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The day book. (Chicago, Ill.) 1911-1917, September 28, 1915, LAST EDITION, Image 19

Image and text provided by University of Illinois at Urbana-Champaign Library, Urbana, IL

Persistent link: http://chroniclingamerica.loc.gov/lccn/sn83045487/1915-09-28/ed-1/seq-19/

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Listen to me!" she said. "1 camel
here two weeks ago and my friend
was to come the following day. They
turned her back. I was just too late.
There had been a smallpox epidemic
here. They burned down the other
camps. They left one for me and I
moved into this because it was the
most comfortable. They bring food
every day to a place at the end of the
lake and leave it there. I don't know
when I can go. I thought you had
come to take me away."
"I wish I had," said Jimmy. He saw
the girl start and look at him intent
ly. It had only just occurred to her
that this man. might be a gentleman.
"What are you going to do ?" she
"Why, I guess we had better take
the next train," Jimmy answered.
"Oh, it isn't possible,-" said the girl.
'Tack, and we'll try," said Jimmy.
lie shouldered her bag and his
own, and they tried. At the place,
where the trail and the road united
stood the excited individual, waiting
for thpm 'Rfit.wpen them and himsfilf
were the two barrels of a shotgun."!
"Keep back!" he yelled.
"I tell you we're going to the
train!" shouted Jimmy, enraged.
"I guess you ain't I warned you,
but you wouldn't listen to me. Quar
antine ain!t up fqr four days yet
Keep back ! The wind's blowing from
you to me. Keep back or I fire. It's
the state law.",.
Unable to move him, Jimmy took
the two bags again, and they trudged
back to the cabin.
"What are you going todo?" asked
the girl tearfully.
"I guess I'll stay," said Jimmy.
"But you can't stay here!" she
"I guess I can make myself com
fortable," said Jimmy, producing his
ax. ,
As the girl watched. him he pro
ceeded to chop down the spreading
branches of the pines. Within an
hour he had constructed, out "of
stakes and branches, a 'comfortable
little cabin, which, if not wind-proof,
was at any rate rain-proof. When he
had finished the girl's eyes met his
in a friendly smile.
"This is very irregular," she said.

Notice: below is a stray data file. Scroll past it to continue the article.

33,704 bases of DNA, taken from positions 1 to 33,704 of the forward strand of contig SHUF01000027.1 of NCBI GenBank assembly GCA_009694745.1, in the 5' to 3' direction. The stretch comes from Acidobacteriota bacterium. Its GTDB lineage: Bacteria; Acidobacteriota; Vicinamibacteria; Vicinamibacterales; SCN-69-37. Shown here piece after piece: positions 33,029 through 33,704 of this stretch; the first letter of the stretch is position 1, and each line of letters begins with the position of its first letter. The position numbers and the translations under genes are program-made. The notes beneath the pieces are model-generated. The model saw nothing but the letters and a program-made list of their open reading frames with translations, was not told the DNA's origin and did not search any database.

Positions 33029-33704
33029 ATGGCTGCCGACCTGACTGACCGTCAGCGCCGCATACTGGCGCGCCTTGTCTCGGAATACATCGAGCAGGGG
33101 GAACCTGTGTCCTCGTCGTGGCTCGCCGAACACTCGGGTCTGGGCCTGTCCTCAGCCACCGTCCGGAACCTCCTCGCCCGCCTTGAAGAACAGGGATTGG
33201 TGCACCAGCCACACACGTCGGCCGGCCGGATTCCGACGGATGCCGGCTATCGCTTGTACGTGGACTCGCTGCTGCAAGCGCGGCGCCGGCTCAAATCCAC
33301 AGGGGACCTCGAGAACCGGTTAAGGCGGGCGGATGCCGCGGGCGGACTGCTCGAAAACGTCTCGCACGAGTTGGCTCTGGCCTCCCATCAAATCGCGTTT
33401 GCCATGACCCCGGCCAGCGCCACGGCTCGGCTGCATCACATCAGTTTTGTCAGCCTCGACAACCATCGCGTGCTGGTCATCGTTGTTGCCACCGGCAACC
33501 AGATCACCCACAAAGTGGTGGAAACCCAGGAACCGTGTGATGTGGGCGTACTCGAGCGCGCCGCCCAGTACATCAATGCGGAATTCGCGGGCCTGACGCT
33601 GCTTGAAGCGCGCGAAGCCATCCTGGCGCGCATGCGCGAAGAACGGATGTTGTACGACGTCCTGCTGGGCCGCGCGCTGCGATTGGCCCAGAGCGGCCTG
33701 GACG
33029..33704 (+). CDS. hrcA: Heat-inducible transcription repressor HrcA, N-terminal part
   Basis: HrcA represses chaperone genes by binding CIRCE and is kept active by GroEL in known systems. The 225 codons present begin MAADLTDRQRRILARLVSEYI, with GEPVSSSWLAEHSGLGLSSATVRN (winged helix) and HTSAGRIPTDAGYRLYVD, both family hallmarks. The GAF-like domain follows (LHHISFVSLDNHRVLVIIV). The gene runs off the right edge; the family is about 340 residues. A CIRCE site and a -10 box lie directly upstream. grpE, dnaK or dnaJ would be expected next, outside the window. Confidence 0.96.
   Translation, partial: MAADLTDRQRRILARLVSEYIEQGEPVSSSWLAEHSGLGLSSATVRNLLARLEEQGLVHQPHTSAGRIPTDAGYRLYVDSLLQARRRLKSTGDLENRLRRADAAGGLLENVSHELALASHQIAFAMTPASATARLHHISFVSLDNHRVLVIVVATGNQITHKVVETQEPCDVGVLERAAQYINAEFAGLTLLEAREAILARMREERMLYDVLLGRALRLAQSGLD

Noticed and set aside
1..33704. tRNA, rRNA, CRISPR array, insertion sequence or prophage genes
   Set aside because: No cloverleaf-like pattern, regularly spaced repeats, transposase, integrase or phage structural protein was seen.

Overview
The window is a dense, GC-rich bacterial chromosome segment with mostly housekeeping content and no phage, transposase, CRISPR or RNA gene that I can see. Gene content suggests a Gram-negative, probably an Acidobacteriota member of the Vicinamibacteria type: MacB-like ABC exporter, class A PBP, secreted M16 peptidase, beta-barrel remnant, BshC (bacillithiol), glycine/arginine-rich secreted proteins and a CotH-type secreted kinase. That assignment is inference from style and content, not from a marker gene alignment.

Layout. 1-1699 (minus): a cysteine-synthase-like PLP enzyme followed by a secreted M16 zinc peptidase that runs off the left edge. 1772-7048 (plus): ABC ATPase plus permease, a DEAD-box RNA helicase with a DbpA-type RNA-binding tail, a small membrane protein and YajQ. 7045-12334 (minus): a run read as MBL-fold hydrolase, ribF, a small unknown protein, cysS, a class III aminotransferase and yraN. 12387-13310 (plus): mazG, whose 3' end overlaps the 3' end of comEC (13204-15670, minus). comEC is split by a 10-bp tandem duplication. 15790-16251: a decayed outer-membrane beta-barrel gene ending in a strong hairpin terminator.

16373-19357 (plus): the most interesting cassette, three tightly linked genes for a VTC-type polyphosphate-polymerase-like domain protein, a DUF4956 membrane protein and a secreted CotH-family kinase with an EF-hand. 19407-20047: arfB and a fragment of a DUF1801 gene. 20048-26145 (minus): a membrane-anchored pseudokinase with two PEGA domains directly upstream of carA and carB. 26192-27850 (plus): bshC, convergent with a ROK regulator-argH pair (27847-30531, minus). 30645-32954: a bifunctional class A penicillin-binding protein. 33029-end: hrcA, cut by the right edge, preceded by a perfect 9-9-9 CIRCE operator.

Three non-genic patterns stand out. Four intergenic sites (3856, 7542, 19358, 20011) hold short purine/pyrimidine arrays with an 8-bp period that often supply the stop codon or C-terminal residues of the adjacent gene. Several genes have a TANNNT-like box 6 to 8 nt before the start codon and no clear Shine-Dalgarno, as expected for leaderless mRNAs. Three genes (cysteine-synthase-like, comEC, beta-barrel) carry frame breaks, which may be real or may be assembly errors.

"But it will be fine," answered
It was, indeed, the beginning of an
ideal vacation. The girl's name wa
Mary Bancroft; she -was a teacher in,
the city, and, oddly enough, Jimmy
had been expecting to meet herj
through some mutual friends foij
quite a period of time. They fished
together, they rowed upon the lake,,
and laughed the quarantine to scorn
And before the second day was over.
Jimmy was sure that he was in love
with her.
On the third day he was surer of it
He told her so that night
"I don't know how it is,"lhe said,
"but I feel as if I had always loved
Mary Bancroft looked at him in her
quick, way. "I think you' are a very
chivalrous young man," she Baid.
r "What do you mean?" cried Jimmy
blushing. -
"You think you think it is your
duty to love me because well," be
cause of 'tils."
Jimmy's only answer was to -Clasp
her in his arms". " -And with that he
succeeded in persuading her.
Next morning, seated patiently at
her door, he was rudely disturbed by
the excited individual, this time wear
ing a friendly grin.
"Quarantine's up!" he yelled. "You
ain't neither of you got-smallpox, has
you? Well, you're free..- That's "all.
My hame's Josh Jennings, and I'm
pleased to know you."
He shook hands -with Jimmy and
with Mary, who emerged from .her
camp as radiant as the dew, and
winked. "Guess there's a justice of
the peace over too Kew," he vouch
safed,' as he trudged homeward.
The outcasts looked at each otheh
Jimmy sighed. Mary and he stood
side by side watching the sunbeams
on the lake. Their paradise eeme4

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